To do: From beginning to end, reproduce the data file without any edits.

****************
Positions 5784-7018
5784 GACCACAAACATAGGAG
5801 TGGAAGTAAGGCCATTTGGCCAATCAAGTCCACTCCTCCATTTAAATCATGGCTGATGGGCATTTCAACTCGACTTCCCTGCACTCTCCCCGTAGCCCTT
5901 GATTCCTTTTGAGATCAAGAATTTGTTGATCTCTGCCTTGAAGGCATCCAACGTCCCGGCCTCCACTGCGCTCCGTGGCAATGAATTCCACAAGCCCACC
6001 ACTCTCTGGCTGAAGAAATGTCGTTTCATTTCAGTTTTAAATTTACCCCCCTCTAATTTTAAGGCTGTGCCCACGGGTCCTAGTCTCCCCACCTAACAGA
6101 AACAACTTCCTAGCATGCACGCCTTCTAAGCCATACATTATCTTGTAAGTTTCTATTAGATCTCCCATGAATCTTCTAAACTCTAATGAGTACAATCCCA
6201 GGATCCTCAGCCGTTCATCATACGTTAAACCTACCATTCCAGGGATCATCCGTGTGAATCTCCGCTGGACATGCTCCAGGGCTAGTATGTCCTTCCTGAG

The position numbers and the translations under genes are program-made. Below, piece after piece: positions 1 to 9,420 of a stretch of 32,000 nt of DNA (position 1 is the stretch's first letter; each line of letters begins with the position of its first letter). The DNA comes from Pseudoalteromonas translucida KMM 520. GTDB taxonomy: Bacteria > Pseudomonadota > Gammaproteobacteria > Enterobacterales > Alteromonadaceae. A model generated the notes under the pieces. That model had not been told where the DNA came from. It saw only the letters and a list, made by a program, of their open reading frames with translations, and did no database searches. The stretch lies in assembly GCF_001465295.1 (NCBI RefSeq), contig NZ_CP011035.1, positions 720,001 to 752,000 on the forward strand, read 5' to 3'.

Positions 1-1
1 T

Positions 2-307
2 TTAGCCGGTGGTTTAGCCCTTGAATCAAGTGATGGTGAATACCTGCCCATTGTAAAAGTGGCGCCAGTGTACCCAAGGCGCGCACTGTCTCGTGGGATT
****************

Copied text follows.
Positions 5784-7018
5784 GACCACAAACATAGGAG
5801 TGGAAGTAAGGCCATTTGGCCAATCAAGTCCACTCCTCCATTTAAATCATGGCTGATGGGCATTTCAACTCGACTTCCCTGCACTCTCCCCGTAGCCCTT
5901 GATTCCTTTTGAGATCAAGAATTTGTTGATCTCTGCCTTGAAGGCATCCAACGTCCCGGCCTCCACTGCGCTCCGTGGCAATGAATTCCACAAGCCCACC
6001 ACTCTCTGGCTGAAGAAATGTCGTTTCATTTCAGTTTTAAATTTACCCCCCTCTAATTTTAAGGCTGTGCCCACGGGTCCTAGTCTCCCCACCTAACAGA
6101 AACAACTTCCTAGCATGCACGCCTTCTAAGCCATACATTATCTTGTAAGTTTCTATTAGATCTCCCATGAATCTTCTAAACTCTAATGAGTACAATCCCA
6201 GGATCCTCAGCCGTTCATCATACGTTAAACCTACCATTCCAGGGATCATCCGTGTGAATCTCCGCTGGACATGCTCCAGGGCTAGTATGTCCTTCCTGAG

The position numbers and the translations under genes are program-made. Below, piece after piece: positions 1 to 9,420 of a stretch of 32,000 nt of DNA (position 1 is the stretch's first letter; each line of letters begins with the position of its first letter). The DNA comes from Pseudoalteromonas translucida KMM 520. GTDB taxonomy: Bacteria > Pseudomonadota > Gammaproteobacteria > Enterobacterales > Alteromonadaceae. A model generated the notes under the pieces. That model had not been told where the DNA came from. It saw only the letters and a list, made by a program, of their open reading frames with translations, and did no database searches. The stretch lies in assembly GCF_001465295.1 (NCBI RefSeq), contig NZ_CP011035.1, positions 720,001 to 752,000 on the forward strand, read 5' to 3'.

Positions 1-1
1 T

Positions 2-307
2 TTAGCCGGTGGTTTAGCCCTTGAATCAAGTGATGGTGAATACCTGCCCATTGTAAAAGTGGCGCCAGTGTACCCAAGGCGCGCACTGTCTCGTGGGATT